A lot of leak testers will find holes down to 0.3mm but have a lot of trouble finding anything smaller no matter how long the test time. Many machines are not consistent enough and as a consequence take a long time to find holes this small. For example, on our fast machines we take 0.05sec, 0.4-0.55sec and 4.0-5.5 sec test time to find a 0.17mm hole in a 100ml, 1000ml and five litre bottles respectively.


Emulate The Faults

Instead of making real holes some tester manufacturers supply thin foils 0.16mm thick with a 0.16mm diameter hole. They suggest that this is taped over a hole in the container. The material is so thin that there are virtually no frictional losses. The 0.16mm hole in the thin plate has a pressure drop approx the same as a 0.4mm hole in a 1mm plate. However, any test orifice has to have a wall thickness similar to your range of bottles to give real feedback. So be aware that the above foils are giving you a false sense of quality. Even some calibrated orifices, if not similar in wall thickness to your bottle will give you erroneous feedback. Nothing is better than a real hole in your bottle as it truly emulates the faults that occur in the production process.

Many testers have a self test function that, on demand or at a preset count, opens a valve that has a test orifice. The self test works if the test orifice is detected and the bottle is rejected. If a machine automatically self tests every 500 bottles and tests 10 million bottles a year, 20,000 bottles would be wasted.

We have taken the self test further by making it check that the bottle to be self tested was “good” before doing the test. We then vent and recharge it but with the hole open. As such, the bottle is not wasted.


More importantly, a self test system gives operators feedback on what pressure drop happens when there is a hole in a container. They will see from using a self test system that bigger containers for the same size hole have smaller pressure drops than a small bottle. If your present leak tester does not show the final pressure in the bottle last tested on the display, it is less helpful to operators. The better machines give you this feedback and it is important for operators. Good feedback equals better testing.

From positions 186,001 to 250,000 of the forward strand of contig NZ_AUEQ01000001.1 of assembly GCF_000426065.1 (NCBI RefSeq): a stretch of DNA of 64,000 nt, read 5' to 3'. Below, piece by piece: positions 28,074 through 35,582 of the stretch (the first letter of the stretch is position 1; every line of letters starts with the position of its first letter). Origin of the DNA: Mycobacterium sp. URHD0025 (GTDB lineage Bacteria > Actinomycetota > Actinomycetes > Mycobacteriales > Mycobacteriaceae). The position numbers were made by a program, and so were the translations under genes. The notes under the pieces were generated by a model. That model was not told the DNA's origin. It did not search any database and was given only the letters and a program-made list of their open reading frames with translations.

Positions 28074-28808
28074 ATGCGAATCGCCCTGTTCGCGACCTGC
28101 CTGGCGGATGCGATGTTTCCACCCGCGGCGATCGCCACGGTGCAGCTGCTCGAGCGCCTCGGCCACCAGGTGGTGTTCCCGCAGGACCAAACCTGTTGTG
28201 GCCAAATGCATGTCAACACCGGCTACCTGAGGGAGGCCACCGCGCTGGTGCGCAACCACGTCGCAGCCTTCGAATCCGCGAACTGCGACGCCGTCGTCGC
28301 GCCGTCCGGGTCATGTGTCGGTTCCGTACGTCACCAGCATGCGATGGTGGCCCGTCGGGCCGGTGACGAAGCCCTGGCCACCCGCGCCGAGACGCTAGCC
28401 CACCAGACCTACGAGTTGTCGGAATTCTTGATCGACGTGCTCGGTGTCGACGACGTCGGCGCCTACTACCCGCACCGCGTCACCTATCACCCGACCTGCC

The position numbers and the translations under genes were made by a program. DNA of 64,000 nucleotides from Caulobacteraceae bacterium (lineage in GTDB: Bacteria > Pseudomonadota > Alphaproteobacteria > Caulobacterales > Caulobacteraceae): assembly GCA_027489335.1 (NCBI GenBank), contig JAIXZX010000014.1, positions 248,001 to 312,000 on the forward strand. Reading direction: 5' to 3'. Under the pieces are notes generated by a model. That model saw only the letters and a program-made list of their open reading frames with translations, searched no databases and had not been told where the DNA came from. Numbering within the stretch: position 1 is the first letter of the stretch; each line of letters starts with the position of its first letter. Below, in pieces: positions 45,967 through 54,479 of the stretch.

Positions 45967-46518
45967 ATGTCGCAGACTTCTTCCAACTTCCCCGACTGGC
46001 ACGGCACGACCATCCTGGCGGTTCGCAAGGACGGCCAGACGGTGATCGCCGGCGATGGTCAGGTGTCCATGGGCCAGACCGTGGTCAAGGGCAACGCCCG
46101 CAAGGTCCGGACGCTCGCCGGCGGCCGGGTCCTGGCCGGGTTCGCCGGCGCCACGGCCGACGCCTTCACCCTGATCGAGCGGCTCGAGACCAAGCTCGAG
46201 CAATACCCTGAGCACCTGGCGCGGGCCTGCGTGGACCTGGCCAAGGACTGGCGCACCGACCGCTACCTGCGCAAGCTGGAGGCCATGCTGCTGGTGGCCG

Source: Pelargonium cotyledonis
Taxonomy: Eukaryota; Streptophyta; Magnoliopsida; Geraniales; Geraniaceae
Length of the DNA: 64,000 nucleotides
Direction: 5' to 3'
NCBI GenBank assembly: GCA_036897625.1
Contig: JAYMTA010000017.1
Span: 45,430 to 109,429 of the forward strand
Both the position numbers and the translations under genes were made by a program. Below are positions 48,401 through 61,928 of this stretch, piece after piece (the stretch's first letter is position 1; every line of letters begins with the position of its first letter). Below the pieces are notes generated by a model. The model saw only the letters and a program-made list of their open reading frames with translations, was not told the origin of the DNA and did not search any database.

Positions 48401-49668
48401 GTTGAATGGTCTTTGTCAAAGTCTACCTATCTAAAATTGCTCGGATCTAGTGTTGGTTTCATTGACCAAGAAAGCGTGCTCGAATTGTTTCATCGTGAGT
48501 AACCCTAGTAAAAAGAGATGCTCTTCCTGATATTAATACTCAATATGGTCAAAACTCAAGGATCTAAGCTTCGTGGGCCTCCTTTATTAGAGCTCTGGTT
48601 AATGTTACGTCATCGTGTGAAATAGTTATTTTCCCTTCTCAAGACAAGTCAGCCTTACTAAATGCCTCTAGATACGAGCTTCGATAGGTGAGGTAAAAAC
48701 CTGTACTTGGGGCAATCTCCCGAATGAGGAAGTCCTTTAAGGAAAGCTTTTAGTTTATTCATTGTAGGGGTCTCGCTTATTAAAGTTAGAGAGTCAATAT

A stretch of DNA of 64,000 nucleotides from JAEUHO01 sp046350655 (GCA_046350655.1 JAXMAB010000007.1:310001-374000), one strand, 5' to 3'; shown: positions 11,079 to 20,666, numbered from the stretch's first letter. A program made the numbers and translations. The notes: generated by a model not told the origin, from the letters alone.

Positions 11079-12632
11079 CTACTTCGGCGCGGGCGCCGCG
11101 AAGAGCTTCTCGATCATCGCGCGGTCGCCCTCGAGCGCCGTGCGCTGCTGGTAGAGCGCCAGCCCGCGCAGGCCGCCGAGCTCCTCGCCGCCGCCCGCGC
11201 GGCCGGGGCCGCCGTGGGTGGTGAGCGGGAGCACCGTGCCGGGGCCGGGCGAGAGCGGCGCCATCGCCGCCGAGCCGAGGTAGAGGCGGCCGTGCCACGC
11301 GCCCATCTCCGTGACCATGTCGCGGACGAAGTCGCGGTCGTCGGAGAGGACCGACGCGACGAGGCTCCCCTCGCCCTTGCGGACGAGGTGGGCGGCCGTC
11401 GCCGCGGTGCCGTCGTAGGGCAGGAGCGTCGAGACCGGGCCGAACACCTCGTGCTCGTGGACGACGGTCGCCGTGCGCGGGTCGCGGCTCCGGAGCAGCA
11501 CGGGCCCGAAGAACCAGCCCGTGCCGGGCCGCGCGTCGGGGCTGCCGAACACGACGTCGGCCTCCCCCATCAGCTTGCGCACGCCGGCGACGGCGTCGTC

We use a 0.4mm self test hole as smaller holes are easily blocked. If the margin between the final pressure of the “good bottle” test and the “self test” is too small, you are only just finding the big hole and need more time to test the container. If the margin is large, you know you can find a hole much smaller than 0.4mm.


A leak tester must be consistent day and night – many are not. To check this, watch a row of bottles go through a machine. The final pressure in the bottle should remain almost constant.

On some machines it does appear this way but that is because the last digit does not have enough resolution. Our machines resolve to 0.01kPa, but many machines resolve up to 5-10 times this level. Some bottles vary only +/-0.01kPa, however, bottles from large multi-cavity moulds may vary more than +/-0.02kPa if there is a lot of variation in the moulds. If the variation is much larger this indicates that some of your cavities are very different and also possibly your extruder has started to excessively wear.

As such, a good leak tester is an accurate and consistent machine. If your final pressures are jumping around (there is little consistency), then it takes a lot of time to find that small hole. Unless the blow moulder is going very slowly, you may not have enough time. Furthermore, it will have a “high” limit to the minimum size it can find even with a long test time.

I also tell people just because we can find a small hole fast, if your production rate allows a higher test then use it to find even smaller holes. If containers are filled with liquids with low viscosity and low surface tension you need as much time as possible to find the smallest hole you can. But leave a margin if you need to catch up occasionally.

In conclusion

There are many things to consider with leak testing and this is a brief introduction.

I strongly encourage both bottle users and moulders to get a set of the hole making wires from Nordson. You will never look back as you set new benchmarks for the quality of the bottles you use or make. Profile Solutions clients have gained new clients as they show quality in “real terms” right in front of their client”s eye. Seeing makes believers and customers.

Nordson Product Numbers

Part Number Part Description
901916 PIN VICE
901922 7 THOU INCH WIRE VIAL (0.17mm)
901923 11 THOU INCH WIRE VIAL (0.27mm)
901924 14 THOU INCH WIRE VIAL (0.35mm)